Tuesday, December 11, 2012

A GF Holiday Gift Guide (Sort Of)

Honestly? I'm tired of getting celiac-related things for gifts, especially gluten-free food gifts. I am so much more than my diagnosis and yet, when the holidays arrive, I am reduced to this one trait that makes up but a small part of who I am. Gifts should be fun. Being reminded of my illness at the holidays? Not so fun. So my advice for any readers buying for a GF person: Make the big presents unrelated to GF-dom and save the gluten-free treats for stocking stuffers or the dessert table - or a just-thinking-of-you gift some other time of year.

Also? There are a LOT of terrible gluten-free goods out there. Any gluten-free person who has been living GF for even a short while will have some idea of the things that are good to eat - and those that suck. So pay attention and ask questions - jot down the names of any products they love or places they can eat at safely - and buy gift cards to those spots, small boxes of treats, etc. They loved the cupcakes they had at Babycakes while on vacation in NYC this summer? Have a box of 'em shipped.You'll get brownie points (pun intended) for paying attention.

Still really want to get them something food-related? Here are my suggestions for gifts that don't scream THIS IS BECAUSE YOU HAVE CELIAC:

Le Creuset dutch oven (or roasting pans, or anything from Le Creuset). These make great gifts for a couple of reasons: (1) If someone is newly diagnosed, they'll need to toss much of their cooking gear and buy new. (2) Gluten-free people, like it or not, have to cook more often than other folks. Safe food just isn't always available. Having the proper tools to create delicious meals at home is essential. In either case, this is a gift that will last a lifetime.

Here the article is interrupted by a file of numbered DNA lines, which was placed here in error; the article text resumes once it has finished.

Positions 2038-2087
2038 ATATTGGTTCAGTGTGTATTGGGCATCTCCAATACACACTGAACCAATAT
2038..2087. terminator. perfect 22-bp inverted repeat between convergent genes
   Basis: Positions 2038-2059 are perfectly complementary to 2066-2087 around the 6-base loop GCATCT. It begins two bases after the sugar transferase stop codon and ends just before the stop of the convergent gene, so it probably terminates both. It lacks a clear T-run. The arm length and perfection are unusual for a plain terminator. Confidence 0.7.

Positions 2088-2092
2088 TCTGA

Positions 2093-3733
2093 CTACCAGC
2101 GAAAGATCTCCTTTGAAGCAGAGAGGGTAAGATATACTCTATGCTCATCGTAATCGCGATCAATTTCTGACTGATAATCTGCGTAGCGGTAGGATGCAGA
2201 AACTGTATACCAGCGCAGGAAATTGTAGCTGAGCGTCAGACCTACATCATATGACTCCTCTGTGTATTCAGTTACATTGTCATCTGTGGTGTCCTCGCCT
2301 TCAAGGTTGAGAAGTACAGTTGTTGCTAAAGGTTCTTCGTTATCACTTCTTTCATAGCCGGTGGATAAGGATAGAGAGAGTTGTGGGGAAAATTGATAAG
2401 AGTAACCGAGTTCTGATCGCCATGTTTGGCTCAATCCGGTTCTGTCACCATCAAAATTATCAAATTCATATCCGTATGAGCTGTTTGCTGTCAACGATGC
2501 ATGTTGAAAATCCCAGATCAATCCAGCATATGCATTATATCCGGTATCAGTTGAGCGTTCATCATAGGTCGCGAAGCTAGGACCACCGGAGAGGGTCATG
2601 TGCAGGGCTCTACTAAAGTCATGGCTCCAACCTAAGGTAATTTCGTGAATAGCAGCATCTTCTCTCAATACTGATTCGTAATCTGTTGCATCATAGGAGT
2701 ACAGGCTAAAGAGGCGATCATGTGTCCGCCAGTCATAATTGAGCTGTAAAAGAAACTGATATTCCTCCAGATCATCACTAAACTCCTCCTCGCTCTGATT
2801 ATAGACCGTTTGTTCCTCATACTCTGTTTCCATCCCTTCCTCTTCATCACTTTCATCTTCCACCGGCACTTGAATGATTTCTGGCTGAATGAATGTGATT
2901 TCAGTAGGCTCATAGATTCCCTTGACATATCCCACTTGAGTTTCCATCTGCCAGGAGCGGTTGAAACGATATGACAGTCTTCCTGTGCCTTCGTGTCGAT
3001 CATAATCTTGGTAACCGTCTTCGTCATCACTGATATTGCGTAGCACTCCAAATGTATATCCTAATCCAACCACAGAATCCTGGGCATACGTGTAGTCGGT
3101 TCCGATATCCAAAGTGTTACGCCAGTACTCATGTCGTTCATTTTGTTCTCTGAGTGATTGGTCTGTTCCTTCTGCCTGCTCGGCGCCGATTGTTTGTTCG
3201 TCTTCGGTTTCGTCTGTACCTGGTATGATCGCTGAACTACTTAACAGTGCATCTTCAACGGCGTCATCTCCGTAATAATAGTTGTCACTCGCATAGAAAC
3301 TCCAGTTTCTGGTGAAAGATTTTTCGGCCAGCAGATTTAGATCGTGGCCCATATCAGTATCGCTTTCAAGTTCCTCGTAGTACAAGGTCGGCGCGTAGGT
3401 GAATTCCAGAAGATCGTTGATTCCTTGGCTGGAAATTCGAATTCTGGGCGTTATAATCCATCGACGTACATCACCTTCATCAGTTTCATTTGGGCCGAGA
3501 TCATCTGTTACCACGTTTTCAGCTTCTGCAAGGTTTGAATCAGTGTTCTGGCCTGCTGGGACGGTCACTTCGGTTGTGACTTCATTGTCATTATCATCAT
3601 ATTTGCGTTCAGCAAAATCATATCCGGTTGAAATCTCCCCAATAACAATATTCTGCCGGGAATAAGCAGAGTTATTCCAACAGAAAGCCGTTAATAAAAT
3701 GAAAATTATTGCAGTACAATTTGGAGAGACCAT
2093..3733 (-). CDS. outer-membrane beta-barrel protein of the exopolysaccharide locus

The Science of Good Cooking (Cooks Illustrated Cookbooks): Personally, I don't do gluten-free cookbooks. If I did any GF baking, sure, I'd go to a GF-specific book. But for everyday cooking, I see absolutely no need. I choose recipes from trusted resources (see: food52.com) and make any necessary tweaks (subbing in GF soy sauce for regular, for example). This coookbook provides many recipes but also explains the science of why they work - great info for a newly-diagnosed person trying to figure out this whole cooking thing.

Le Sport Sac: Nope, not kidding. As I said, gluten-free people need to cook more often and, especially if they live in a major city like NYC, that probably means schlepping their groceries via mass transit. There are loads of reusable bag options out there, but this is the bag I take every single time I grocery shop. It's large - I can fit just about an entire shopping basket full of groceries in it - with wide straps that make toting it all much more comfortable.

Okay, so despite having ranted against food gifts, I'll toss one suggestion out. If you're going to give food, make it a slam dunk - the BEST something they've ever had. This is what I want:

Mariposa Bakery brownies: All of the treats from this GF bakery are amazing, but those brownies? OH, THOSE BROWNIES. I will throw down and say it: They are the best brownies I've ever had, gluten-free or  otherwise.

What's that? Your loved one asked for GF-related gifts? Well, then, see my suggestions from last year - still good ones!

1 comment:

  1. I've been wheat-free since 1999. The products available today are so much better now. I'm just so happy not to have to play with recipes to get it half-way decent anymore. My recommendation for all purpose flour is Sugar & Spice Market gluten free